William James Topley
In February 1876, Governor General Lord Dufferin and his wife hosted the major social event of the year, a costume ball at Rideau Hall—the first of several such balls thrown over the next two decades. Ottawa photographer William J. Topley (1845–1930), the best known of Ottawa’s nineteenth-century practitioners and the most socially prominent one, commemorated it with a large-scale composite photograph, an innovation then rarely practised in Canada. By combining many separate photographs of individual participants within a single frame, he captured the scale of the event as well as the details of each person’s costume. This artistic achievement also provided many of the participants with an opportunity, as curator Andrea Kunard has noted, to confirm social status. To be represented at the Governor General’s Ball demonstrated one’s place in the highest circles in Ottawa society.
In the history of Canadian photography, Ottawa is important—with men such as Joseph-Alexandre Castonguay (1877–1972), Yousuf Karsh (1908–2002), Harold F. Kells (1904–1986), Clifford M. Johnston (1896–1951), Johan Helders (1888–1956), and the many photographers who worked for the National Film Board of Canada all playing key roles. Topley, while not the earliest photographer to work in the city, is one of the most famous.
He was born in Aylmer, Quebec, just outside of Ottawa, and moved to Montreal in 1863 to work for photographer William Notman (1826–1891). In 1868 he returned to Ottawa to set up a branch of the Notman Studio, and in 1875 he opened his own business close to Parliament Hill. For almost five decades, until 1923, the Topley Studio, which also employed his brothers Horatio and John, and later his son William de Courcy Topley, was the pre-eminent photographic studio in the city.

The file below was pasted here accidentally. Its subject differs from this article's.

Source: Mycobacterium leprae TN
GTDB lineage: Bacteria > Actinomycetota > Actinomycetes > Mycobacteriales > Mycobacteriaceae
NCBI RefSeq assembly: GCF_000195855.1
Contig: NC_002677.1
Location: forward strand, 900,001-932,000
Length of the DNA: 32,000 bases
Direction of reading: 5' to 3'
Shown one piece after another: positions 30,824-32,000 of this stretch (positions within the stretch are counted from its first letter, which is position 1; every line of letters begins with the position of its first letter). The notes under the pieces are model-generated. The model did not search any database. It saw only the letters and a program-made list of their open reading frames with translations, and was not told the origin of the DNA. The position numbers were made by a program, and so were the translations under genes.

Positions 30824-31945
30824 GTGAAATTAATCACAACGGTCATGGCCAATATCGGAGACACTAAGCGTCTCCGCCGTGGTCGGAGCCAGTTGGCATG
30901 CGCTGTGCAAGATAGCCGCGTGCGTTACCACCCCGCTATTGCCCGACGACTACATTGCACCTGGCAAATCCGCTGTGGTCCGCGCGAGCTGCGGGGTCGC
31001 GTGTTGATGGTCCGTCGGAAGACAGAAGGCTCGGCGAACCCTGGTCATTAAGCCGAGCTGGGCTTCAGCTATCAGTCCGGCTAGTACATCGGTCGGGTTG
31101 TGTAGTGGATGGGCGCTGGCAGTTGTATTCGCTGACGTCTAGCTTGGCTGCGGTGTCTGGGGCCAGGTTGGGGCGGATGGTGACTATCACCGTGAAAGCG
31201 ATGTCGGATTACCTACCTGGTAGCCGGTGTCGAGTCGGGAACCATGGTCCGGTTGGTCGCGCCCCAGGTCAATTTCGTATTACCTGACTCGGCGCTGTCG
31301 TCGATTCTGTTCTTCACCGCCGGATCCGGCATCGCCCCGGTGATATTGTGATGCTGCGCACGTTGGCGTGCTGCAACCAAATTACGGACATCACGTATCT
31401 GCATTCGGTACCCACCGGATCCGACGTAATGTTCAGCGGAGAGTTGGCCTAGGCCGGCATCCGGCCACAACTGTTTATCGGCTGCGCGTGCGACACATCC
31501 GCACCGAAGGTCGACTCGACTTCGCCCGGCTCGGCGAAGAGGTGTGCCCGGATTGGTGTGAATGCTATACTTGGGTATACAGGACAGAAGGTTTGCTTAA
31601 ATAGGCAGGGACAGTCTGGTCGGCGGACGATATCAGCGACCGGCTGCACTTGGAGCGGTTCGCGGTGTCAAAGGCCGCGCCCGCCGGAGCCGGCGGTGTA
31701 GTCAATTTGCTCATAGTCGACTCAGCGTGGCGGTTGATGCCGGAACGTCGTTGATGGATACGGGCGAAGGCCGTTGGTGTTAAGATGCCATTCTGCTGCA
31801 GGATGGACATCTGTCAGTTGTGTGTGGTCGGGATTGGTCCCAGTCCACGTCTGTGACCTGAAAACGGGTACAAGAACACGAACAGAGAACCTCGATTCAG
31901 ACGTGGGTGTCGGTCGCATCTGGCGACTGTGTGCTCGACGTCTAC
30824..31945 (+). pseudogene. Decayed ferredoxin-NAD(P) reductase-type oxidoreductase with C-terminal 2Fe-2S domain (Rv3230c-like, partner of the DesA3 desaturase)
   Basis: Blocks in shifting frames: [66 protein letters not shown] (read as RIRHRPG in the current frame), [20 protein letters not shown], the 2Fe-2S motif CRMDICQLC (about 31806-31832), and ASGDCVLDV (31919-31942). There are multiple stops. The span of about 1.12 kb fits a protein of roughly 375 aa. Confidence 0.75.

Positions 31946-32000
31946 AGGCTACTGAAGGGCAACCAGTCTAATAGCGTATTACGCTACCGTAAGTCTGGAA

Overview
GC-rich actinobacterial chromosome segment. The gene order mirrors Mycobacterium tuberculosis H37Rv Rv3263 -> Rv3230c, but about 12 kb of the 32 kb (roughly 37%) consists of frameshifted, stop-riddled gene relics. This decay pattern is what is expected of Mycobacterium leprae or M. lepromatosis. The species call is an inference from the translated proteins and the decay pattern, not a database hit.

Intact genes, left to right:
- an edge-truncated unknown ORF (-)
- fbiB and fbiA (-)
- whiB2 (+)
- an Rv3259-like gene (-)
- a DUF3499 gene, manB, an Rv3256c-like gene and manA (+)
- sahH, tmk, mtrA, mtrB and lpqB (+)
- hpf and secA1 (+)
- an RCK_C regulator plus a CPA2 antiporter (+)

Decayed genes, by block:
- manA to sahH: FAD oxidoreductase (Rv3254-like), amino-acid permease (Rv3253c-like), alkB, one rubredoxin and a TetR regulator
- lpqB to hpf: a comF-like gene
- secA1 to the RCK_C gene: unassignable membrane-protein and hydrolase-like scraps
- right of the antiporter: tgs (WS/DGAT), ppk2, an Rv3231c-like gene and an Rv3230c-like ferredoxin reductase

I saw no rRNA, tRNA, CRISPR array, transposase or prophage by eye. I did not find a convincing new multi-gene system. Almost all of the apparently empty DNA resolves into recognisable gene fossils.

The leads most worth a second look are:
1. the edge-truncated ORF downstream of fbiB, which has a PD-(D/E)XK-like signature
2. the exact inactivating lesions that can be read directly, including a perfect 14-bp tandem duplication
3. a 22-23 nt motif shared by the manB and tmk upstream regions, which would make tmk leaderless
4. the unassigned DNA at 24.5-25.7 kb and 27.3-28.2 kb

Topley Studio documented the cream of society, including members of the viceregal court, politicians, and important visitors, as well as Ottawa’s growing upper and middle class. An innovative photographer, Topley experimented with composite photography to record great occasions or to imitate outdoor life, but he was also an excellent portrait photographer. Wilfrid Laurier, M.P. (Quebec East, Quebec), 1883, captures a studious young politician in a half-length profile. Topley also did photographic work for various government departments and supplied camera equipment for annual Geological Survey of Canada field missions. He was one of the founders and a leading member of the Ottawa Art Association, and a longstanding participant in the Ottawa Camera Club. He was likely the subject of the painting The Photographer, 1896, by Franklin Brownell (1857–1946), now on permanent display at the National Gallery of Canada.
Topley Studio’s more than 150,000 glass plate negatives, as well as its other records, were acquired by the Public Archives of Canada in 1936 and remain one of its most treasured collections.